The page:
Should Marks & Spencer take over Next? According to Credit Suisse, which mooted the scenario in a new note published yesterday, it should.
The market was intrigued by the suggestion, which soon became the most talked-about feature of the 112-page company update on Next.
"We have concluded that investors do not fully appreciate the extent of the structural problems facing Next," said Credit Suisse. "In addition to known problems with women's wear, it faces major issues in: 1) Children's wear – where it is UK No. 1; 2) large store performance as well as small; 3) achieving scale in its Home business; and 4) the credibility of its pricing position."
It added: "In this context, we have reviewed possible takeout scenarios and in particular considered the merits of a scenario in which Next is bought by Marks & Spencer. M&S have never publicly expressed an interest in Next, but we believe this would significantly enhance M&S's strategic prospects."
Credit Suisse concluded that M&S could pay a "significant premium for Next", citing the "benefit of synergies and the use of some of the enlarged group's borrowing capacity".
The note helped Next shares reach an intra-day high of 1,336p, before closing at 1,289p, down 16p. Marks & Spencer closed up 0.75p at 402.75p.
The FTSE 100 continued to slide, falling 81.4 to 5,884.3, as a weak banking sector and early losses on Wall Street softened investor sentiment. Disappointing results from American International Group and the computer giant Dell weighed heavily on American investors, which, in turn, depressed London. News from Nationwide, that UK house prices fell for a fourth consecutive month in February, also hit the market as traders despaired about the lack of impact from recent interest rate reductions. The FTSE 250 was also down, losing 162.9 to 10,067.9.
In the banking sector, HBOS was worst off, losing almost 5 per cent, or 31.5p, to 603.5p. Other fallers included Barclays, which lost 23.25p to 477.25p, Lloyds TSB, off 10p at 453.5p, Royal Bank of Scotland, which lost 17p to 385p, and Standard Chartered, 11p lower at 1,674p.
Renewed speculation about Lloyds TSB's intentions gave a boost to Alliance & Leicester and Bradford & Bingley, the two peers repeatedly touted as the most likely targets. For some time yesterday afternoon, the market appeared thoroughly convinced, apparently pegging its hopes on a bid for B&B, whose shares touched an intra-day high of 242.25p, up almost 17 per cent. The fever eased near the close, with B&B ending up 17.75p, or 8.56 per cent, at 225p, while Alliance & Leicester, after rising to an intra-day high of 586.5p, closed at 563.5p, down 1.5p.
Elsewhere, the spike in the price of crude oil helped Cairn Energy gain 36p to 2,717p, claiming fourth place on the FTSE 100 leader board. The news did not help British Airways, however, which fell 8p to 257.5p. Easyjet was also unsettled by the news and fell 23.75p to 409.5p.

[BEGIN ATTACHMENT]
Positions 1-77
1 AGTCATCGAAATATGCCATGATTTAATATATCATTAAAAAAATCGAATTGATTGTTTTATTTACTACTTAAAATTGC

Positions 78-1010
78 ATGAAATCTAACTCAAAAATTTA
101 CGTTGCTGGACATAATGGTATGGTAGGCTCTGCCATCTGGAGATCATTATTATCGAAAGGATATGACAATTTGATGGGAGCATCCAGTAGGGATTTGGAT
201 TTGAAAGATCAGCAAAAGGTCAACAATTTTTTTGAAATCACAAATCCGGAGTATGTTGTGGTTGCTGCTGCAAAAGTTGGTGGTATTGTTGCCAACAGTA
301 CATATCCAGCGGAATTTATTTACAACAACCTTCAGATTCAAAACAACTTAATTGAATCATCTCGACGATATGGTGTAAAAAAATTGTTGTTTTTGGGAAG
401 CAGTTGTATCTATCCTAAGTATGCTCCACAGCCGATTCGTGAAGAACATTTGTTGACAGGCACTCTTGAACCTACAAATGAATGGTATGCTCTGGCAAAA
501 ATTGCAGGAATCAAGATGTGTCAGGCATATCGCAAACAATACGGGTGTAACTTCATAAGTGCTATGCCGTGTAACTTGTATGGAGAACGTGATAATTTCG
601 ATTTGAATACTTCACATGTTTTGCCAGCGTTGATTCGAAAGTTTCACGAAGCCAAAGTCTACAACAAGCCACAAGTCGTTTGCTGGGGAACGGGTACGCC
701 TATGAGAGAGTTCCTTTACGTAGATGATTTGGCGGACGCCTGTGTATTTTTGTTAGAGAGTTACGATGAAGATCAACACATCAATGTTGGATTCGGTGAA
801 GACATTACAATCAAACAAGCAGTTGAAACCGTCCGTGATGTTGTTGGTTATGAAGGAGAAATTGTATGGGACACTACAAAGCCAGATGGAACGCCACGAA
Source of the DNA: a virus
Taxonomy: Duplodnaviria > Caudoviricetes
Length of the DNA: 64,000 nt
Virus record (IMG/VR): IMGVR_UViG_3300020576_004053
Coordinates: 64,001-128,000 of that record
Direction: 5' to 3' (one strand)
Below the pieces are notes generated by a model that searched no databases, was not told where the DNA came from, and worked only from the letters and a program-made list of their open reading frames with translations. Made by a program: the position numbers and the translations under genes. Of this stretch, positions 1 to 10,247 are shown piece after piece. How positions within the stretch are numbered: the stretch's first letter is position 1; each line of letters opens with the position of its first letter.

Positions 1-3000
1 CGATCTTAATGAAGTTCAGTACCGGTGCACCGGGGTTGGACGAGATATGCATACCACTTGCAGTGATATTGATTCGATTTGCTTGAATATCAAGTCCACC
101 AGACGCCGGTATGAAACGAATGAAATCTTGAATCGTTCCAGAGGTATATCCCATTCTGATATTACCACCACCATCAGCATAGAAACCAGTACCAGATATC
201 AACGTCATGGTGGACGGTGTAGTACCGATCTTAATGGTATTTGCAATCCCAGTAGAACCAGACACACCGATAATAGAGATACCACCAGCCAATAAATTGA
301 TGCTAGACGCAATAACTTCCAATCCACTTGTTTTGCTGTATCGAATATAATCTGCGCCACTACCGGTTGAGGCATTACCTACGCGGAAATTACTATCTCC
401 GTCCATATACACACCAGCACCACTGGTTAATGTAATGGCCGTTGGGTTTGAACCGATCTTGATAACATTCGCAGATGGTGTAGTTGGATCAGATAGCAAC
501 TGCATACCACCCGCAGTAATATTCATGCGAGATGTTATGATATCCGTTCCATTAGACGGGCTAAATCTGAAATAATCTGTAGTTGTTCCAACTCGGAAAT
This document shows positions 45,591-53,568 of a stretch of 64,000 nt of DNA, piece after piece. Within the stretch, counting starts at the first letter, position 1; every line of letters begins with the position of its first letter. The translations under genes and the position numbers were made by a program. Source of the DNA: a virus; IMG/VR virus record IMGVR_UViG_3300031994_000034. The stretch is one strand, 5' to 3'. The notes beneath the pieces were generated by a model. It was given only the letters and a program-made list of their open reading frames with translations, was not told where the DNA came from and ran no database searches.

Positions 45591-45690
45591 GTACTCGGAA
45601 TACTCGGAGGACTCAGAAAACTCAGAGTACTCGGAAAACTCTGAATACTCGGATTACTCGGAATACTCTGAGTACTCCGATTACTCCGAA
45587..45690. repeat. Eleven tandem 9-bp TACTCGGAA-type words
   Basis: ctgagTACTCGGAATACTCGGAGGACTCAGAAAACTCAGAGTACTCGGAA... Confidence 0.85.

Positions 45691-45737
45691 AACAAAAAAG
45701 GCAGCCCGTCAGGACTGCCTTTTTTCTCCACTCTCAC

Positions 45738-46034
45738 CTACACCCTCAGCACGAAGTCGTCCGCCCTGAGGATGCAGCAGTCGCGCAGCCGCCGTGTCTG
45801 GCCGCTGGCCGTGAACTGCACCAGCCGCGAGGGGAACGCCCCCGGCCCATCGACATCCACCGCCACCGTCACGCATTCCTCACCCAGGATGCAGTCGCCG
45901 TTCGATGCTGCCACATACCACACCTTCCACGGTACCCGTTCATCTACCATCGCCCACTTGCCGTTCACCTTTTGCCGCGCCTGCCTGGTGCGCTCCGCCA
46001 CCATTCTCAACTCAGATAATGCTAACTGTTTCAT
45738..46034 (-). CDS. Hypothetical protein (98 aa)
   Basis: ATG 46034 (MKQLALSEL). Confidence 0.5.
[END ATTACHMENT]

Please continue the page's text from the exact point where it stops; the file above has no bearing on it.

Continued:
On the FTSE 250, Expro shot to the top of the leader board after saying it had received a preliminary takeover proposal. Expro offered no clues about the identity of the bidder and it was unclear whether the suitor was a sector peer or not. Either way, investors were excited by the prospect and Expro shares gained 332.5p, or 35.89 per cent, to 1,259p.
The sector counterpart Hunting also gained on the news, rising 6.75 per cent to 775p to claim the third spot on the FTSE 250.
Bid hopes kept FKI buoyant. Without identifying the suitor, traders said they were expecting a new proposal for the company early next week, helping take its shares up 4.25p to 73.25p.
The independent investment bank Close Brothers, on the other hand, shed 91p, or 12.13 per cent, to 659p as the market reacted to the news that it had abandoned takeover talks.
Following an uninspiring set of results, Helphire slumped 118.5p or 40.79 per cent, to 172p, sending it to the bottom of the FTSE 250.
Among small companies, Nestor Healthcare was depressed following early speculation that 3i had abandoned a possible bid for the company. Nestor attempted to stave a sell-off by posting a statement in the afternoon, saying that it was still in discussions with a "number of potential offerors". The chatter, however, failed to die down and Nestor's shares lost 8p, or 12.7 per cent, to 55p.
On AIM, the telecoms software company Artilium got a boost from analysts at Panmure Gordon, who revised their recommendation on the stock to "buy" from "sell". Since January, when Panmure initiated coverage, Artilium's shares have lost 80 per cent of their value. According to Panmure, the slump makes the stock attractive for "aggressive investors", keen to capitalise on the company's position in enabling new telecoms services, helping its shares rise by 5p to 40p.Reuse content